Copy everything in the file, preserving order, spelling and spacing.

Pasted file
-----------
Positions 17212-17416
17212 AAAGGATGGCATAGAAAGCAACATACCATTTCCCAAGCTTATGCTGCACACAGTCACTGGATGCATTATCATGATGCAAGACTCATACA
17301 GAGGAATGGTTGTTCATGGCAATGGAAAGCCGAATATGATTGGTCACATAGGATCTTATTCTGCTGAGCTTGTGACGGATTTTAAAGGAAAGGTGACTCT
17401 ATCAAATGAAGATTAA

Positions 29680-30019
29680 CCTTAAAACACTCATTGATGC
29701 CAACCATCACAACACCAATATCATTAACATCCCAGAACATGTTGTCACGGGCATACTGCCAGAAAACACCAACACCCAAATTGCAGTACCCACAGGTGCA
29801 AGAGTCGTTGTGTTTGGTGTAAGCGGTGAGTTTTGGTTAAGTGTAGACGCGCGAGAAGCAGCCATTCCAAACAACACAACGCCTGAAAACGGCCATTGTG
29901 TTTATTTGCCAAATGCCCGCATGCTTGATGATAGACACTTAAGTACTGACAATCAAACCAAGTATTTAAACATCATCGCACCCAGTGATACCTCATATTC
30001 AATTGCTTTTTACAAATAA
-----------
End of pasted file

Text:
Positions 17212-17416
17212 AAAGGATGGCATAGAAAGCAACATACCATTTCCCAAGCTTATGCTGCACACAGTCACTGGATGCATTATCATGATGCAAGACTCATACA
17301 GAGGAATGGTTGTTCATGGCAATGGAAAGCCGAATATGATTGGTCACATAGGATCTTATTCTGCTGAGCTTGTGACGGATTTTAAAGGAAAGGTGACTCT
17401 ATCAAATGAAGATTAA

Positions 29680-30019
29680 CCTTAAAACACTCATTGATGC
29701 CAACCATCACAACACCAATATCATTAACATCCCAGAACATGTTGTCACGGGCATACTGCCAGAAAACACCAACACCCAAATTGCAGTACCCACAGGTGCA
29801 AGAGTCGTTGTGTTTGGTGTAAGCGGTGAGTTTTGGTTAAGTGTAGACGCGCGAGAAGCAGCCATTCCAAACAACACAACGCCTGAAAACGGCCATTGTG
29901 TTTATTTGCCAAATGCCCGCATGCTTGATGATAGACACTTAAGTACTGACAATCAAACCAAGTATTTAAACATCATCGCACCCAGTGATACCTCATATTC
30001 AATTGCTTTTTACAAATAA